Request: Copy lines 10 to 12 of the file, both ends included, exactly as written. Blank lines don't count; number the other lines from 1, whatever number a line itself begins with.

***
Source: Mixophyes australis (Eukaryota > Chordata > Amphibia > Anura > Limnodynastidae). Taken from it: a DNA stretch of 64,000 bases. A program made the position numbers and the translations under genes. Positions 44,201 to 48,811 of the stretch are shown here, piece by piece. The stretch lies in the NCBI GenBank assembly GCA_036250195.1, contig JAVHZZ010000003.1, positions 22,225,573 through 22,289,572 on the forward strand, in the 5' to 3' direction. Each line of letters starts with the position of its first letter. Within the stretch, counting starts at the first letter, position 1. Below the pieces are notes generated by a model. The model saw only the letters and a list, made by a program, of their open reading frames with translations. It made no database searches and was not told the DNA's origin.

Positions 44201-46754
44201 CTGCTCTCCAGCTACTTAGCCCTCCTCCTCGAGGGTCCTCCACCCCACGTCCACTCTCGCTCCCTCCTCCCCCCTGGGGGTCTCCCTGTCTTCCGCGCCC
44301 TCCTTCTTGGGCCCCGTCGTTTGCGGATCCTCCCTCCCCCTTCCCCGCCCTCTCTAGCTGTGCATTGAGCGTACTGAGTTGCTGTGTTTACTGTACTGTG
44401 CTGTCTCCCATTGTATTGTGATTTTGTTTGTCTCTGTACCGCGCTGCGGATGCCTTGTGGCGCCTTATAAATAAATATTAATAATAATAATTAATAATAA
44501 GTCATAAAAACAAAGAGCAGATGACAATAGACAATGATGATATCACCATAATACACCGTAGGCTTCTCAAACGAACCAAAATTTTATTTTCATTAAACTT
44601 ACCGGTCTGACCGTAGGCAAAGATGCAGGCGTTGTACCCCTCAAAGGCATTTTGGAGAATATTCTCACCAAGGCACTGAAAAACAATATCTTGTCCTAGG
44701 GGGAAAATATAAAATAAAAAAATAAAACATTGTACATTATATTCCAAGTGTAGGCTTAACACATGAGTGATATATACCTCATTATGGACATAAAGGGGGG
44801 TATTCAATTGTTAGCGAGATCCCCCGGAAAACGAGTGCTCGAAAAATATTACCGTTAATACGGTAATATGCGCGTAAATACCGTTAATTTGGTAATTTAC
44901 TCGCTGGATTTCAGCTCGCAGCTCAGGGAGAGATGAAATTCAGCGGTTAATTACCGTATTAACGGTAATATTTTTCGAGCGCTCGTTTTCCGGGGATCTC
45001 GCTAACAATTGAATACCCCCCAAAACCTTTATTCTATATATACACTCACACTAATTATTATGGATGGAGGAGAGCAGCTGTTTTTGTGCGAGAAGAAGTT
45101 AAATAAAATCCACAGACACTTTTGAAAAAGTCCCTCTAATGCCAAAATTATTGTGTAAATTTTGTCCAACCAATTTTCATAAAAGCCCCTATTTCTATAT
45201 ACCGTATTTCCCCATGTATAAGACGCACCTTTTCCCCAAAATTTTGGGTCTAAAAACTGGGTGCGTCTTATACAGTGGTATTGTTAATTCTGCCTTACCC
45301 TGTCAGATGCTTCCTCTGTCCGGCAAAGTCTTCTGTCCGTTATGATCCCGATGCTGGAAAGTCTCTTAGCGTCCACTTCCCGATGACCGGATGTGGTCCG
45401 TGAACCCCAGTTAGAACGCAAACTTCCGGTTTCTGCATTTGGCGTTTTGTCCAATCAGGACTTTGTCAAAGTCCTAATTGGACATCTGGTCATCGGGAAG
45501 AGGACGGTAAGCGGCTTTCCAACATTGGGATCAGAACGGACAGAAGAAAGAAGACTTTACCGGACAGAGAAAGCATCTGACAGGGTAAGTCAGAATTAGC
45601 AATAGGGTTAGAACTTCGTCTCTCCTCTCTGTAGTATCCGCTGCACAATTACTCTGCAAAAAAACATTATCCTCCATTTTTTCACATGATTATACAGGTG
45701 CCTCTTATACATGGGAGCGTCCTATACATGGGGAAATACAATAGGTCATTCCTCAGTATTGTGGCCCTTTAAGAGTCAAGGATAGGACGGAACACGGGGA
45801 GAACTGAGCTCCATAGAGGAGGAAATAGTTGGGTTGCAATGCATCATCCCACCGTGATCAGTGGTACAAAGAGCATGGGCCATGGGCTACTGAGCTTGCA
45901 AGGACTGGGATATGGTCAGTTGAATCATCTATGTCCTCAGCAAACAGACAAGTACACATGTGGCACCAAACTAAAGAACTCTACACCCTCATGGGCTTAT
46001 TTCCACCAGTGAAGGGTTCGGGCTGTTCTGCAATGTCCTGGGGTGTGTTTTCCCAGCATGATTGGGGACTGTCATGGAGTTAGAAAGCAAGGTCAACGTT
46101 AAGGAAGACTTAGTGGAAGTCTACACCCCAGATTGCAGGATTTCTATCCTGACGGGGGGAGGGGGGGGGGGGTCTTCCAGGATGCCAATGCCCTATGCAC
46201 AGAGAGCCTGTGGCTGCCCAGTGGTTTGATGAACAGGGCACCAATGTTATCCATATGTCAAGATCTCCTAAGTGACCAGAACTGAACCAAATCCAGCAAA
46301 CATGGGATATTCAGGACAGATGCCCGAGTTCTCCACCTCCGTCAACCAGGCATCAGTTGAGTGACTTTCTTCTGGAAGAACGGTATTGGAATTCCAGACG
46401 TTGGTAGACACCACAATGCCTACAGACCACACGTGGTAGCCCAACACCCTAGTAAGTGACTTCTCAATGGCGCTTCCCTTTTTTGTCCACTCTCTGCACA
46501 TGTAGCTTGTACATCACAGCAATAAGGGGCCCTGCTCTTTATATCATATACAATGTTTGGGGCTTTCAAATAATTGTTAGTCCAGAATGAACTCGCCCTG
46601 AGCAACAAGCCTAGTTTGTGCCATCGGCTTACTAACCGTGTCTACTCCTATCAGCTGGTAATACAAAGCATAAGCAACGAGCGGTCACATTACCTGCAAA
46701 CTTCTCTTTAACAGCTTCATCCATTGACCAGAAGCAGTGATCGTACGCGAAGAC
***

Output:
44901 TCGCTGGATTTCAGCTCGCAGCTCAGGGAGAGATGAAATTCAGCGGTTAATTACCGTATTAACGGTAATATTTTTCGAGCGCTCGTTTTCCGGGGATCTC
45001 GCTAACAATTGAATACCCCCCAAAACCTTTATTCTATATATACACTCACACTAATTATTATGGATGGAGGAGAGCAGCTGTTTTTGTGCGAGAAGAAGTT
45101 AAATAAAATCCACAGACACTTTTGAAAAAGTCCCTCTAATGCCAAAATTATTGTGTAAATTTTGTCCAACCAATTTTCATAAAAGCCCCTATTTCTATAT